H-D firefighters receive hands-on pipeline emergency training at world-renowned TEEX facility

The two-day training course at Texas A&M Engineering Extension (TEEX) Service Center teaches first responders how to manage liquid pipeline and storage tank emergencies.

Five firefighters from Hull-Daisetta were among 50 first responders from across the state that completed an intense two-day training course on managing the challenges of liquid pipeline and storage tank incidents. The course, which was held at the Texas A&M Engineering Extension (TEEX) Service Center, was funded by a grant from ExxonMobil.

George Garren, Guillermo Gomez and Michael Mouton all received hands-on training on everything from hazmat leaks to pipeline fires.

“This is valuable training for us. We are a small department and we do not have the resources that they do here for training,” said George Garren, Hull-Daisetta Fire Dept. ”If we do have something happen in the community we have already got the training and the skills to handle it.”

Hull-Daisetta firefighters George Garren, Chief Guillermo “Memo” Gomez and Michael Mouton just completed a two-day training course at Texas A&M Engineering Extension (TEEX) Service Center. The training was made possible by a $200,000 grant from ExxonMobil.

“As a company that prioritizes safety, ExxonMobil is proud to partner with TEEX to create a program specifically focused on training firefighters to safely manage oil pipeline and tank emergencies,” said Johnita Jones, Vice President – Southern Operations Manager, ExxonMobil Pipeline Company. “While such incidents are infrequent, our goal is to make sure these firefighters and other first responders – many of whom are volunteers and the first line of defense in protecting our communities and the environment – are prepared and equipped to safely manage these types of emergencies.”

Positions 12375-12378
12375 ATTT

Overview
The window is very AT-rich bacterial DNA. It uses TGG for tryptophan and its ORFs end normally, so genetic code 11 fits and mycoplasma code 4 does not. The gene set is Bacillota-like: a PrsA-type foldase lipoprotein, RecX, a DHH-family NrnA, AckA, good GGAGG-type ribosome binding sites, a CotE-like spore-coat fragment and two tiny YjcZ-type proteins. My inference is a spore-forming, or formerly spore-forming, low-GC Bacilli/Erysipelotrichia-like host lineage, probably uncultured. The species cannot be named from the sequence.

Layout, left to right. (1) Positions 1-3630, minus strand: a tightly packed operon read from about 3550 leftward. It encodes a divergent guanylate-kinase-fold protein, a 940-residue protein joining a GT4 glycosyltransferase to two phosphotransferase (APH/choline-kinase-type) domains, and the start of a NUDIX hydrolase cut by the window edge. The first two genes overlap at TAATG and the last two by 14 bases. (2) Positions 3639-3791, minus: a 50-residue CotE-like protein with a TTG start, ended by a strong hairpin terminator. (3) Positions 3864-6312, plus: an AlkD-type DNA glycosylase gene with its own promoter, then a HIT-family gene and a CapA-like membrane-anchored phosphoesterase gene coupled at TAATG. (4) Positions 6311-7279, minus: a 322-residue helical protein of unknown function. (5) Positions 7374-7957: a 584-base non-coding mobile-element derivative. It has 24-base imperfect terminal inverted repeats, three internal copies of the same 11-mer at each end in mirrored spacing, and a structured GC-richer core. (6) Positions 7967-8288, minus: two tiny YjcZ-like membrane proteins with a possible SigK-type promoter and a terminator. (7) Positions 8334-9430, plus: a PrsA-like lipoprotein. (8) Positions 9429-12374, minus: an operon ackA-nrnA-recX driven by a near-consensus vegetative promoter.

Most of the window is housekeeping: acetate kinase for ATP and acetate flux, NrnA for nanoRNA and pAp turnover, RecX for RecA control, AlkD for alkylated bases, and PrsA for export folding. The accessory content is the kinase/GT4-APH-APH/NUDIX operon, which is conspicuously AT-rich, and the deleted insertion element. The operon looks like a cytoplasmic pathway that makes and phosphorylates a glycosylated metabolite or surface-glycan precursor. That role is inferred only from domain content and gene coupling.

Texas has the largest pipeline infrastructure in the nation. With more than 466,000 miles of pipeline running through the state, training is critical for volunteer and municipal firefighters who would be on the front lines protecting their communities in case of emergency.

“Responding to liquid pipeline and tank incidents often requires executing strategies that are unique to these incidents and often do not involve fire. These classes are training more first responders to recognize and safely manage the challenges inherent in these emergencies,” said Gordon Lohmeyer, Executive Associate Director, Texas A&M Engineering Extension Service. “Thanks to ExxonMobil’s support, TEEX is able to provide a specialized training opportunity that otherwise would not be available to these emergency responders from these local communities.”

Two more ExxonMobil-funded trainings will take place in October 2019 and January 2020, giving 100 additional emergency responders the opportunity to participate in this world-class emergency responder education series. Municipal and volunteer firefighters in ExxonMobil communities have been invited to participate.

ExxonMobil’s grant to TEEX is part of the company’s ongoing effort to support first responders serving in the areas in which it operates pipelines and related facilities. Additionally, the company regularly provides funds to local fire departments to purchase needed equipment.

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